It’s always a good idea to pay attention to those who keep a close eye out for our safety. The Center for disease control and prevention is doing just that by releasing safety guidelines for those celebrating the holidays, including Halloween. As part of their guidelines, they are recommending that people avoid trick-or-treating in a traditional fashion due to the pandemic.
A recent post by the CDC outlines it very clearly. Activities that take place on Halloween tend to be done in larger groups, so we should moderate or lower the groups during high-risk activities. They said: “Many traditional Halloween activities can be high-risk for spreading viruses. There are several safer, alternative ways to participate in Halloween.”
There are a number of different things that could be considered low-risk activities and you can take part in them more safely. These include decorating and carving pumpkins outside as well as social distancing. Another option that they consider is “having a scavenger hunt-style trick-or-treat search with your household members in or around your home rather than going house to house.”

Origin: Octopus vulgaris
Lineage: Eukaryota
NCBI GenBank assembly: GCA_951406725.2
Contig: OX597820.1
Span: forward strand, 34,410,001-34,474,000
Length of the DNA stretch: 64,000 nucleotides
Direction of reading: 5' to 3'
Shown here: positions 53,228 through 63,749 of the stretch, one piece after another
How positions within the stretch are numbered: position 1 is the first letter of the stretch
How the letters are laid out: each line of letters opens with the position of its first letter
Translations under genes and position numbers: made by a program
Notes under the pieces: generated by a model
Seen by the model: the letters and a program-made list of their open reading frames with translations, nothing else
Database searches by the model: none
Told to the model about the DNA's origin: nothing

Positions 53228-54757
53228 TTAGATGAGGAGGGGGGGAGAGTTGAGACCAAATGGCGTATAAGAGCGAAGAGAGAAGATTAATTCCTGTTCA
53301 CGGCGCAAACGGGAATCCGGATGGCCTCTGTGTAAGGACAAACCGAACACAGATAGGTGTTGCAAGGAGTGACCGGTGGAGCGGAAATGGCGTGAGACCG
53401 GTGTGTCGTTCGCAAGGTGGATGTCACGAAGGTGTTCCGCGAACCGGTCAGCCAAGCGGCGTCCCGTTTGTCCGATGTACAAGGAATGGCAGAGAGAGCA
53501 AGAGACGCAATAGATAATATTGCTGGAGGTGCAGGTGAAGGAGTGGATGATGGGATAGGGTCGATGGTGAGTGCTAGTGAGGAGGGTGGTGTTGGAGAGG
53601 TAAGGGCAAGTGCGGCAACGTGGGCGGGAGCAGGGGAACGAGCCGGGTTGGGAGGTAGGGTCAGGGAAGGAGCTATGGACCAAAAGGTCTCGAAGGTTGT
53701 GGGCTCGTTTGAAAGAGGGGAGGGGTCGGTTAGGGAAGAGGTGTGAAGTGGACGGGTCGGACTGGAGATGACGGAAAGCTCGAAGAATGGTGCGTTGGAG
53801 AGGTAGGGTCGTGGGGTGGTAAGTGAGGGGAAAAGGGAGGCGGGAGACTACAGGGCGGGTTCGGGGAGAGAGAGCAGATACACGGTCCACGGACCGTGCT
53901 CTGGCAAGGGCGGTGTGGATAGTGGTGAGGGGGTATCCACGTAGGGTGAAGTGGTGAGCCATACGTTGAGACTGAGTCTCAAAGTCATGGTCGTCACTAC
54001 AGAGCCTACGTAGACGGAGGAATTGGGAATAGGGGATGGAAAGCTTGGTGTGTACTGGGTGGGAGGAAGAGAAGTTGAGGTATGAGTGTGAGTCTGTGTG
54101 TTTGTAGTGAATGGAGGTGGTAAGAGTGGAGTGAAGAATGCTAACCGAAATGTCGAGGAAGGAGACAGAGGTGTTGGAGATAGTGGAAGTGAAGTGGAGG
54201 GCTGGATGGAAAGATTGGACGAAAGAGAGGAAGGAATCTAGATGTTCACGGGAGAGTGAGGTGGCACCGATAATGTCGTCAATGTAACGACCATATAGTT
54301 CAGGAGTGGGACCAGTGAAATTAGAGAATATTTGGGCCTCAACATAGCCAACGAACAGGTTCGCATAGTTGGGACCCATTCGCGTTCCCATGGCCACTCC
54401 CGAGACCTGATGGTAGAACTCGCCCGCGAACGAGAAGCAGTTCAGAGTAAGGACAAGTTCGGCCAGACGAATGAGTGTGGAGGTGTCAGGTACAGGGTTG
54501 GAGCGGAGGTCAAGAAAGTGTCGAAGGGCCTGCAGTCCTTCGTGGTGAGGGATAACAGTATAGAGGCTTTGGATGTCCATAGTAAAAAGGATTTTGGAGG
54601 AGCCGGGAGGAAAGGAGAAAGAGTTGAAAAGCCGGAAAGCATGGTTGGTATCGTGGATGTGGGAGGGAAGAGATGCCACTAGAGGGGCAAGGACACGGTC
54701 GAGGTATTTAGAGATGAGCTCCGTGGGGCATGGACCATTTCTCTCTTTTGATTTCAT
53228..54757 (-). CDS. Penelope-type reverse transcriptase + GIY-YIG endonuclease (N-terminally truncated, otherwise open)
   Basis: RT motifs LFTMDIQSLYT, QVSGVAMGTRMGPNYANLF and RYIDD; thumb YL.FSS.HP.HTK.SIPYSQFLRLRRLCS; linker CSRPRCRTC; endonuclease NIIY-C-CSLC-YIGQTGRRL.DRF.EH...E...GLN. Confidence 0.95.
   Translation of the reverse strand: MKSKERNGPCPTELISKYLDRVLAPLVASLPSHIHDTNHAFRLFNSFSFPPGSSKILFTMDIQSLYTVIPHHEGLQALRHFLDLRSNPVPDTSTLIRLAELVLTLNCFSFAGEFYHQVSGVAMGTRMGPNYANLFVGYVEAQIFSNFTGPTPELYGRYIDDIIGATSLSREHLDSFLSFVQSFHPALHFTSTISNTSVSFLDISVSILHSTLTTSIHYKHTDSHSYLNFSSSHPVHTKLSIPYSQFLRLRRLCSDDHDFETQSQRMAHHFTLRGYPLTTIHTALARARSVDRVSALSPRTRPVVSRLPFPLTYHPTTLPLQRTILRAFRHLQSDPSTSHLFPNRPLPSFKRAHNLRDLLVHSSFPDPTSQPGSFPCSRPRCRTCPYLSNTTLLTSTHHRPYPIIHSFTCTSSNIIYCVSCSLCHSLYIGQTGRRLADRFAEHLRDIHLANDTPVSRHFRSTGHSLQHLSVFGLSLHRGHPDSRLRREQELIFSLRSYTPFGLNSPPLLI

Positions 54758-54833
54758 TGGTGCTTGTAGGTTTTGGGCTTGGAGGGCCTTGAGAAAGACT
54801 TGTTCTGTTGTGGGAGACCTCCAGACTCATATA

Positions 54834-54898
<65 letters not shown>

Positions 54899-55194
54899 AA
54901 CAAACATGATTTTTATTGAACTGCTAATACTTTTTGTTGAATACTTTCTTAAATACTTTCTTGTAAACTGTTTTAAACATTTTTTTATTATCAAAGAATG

According to the CDC, one way of trick-or-treating is considered to be social distance. This takes place when you get individually wrapped goodie bags that are lined up for families to take from a distance. This is considered a moderate risk activity. Others include outdoor costume parties and going to a haunted forest, although you would want to social distance.
A list is also presented by the agency of higher-risk activities. According to the agency, everyone should “avoid these higher-risk activities to help prevent the spread of the virus that causes COVID-19.”
Some of the different things that are considered higher risk are “participating in traditional trick-or-treating where treats are handed to children who go door to door,” and even “having trunk-or-treat where treats are handed out from trunks of cars lined up in large parking lots.”
Many cities are curtailing the trick-or-treat plans this year and it will be interesting to see how the CDC’s guidelines fall into play.SKM: below-content placeholder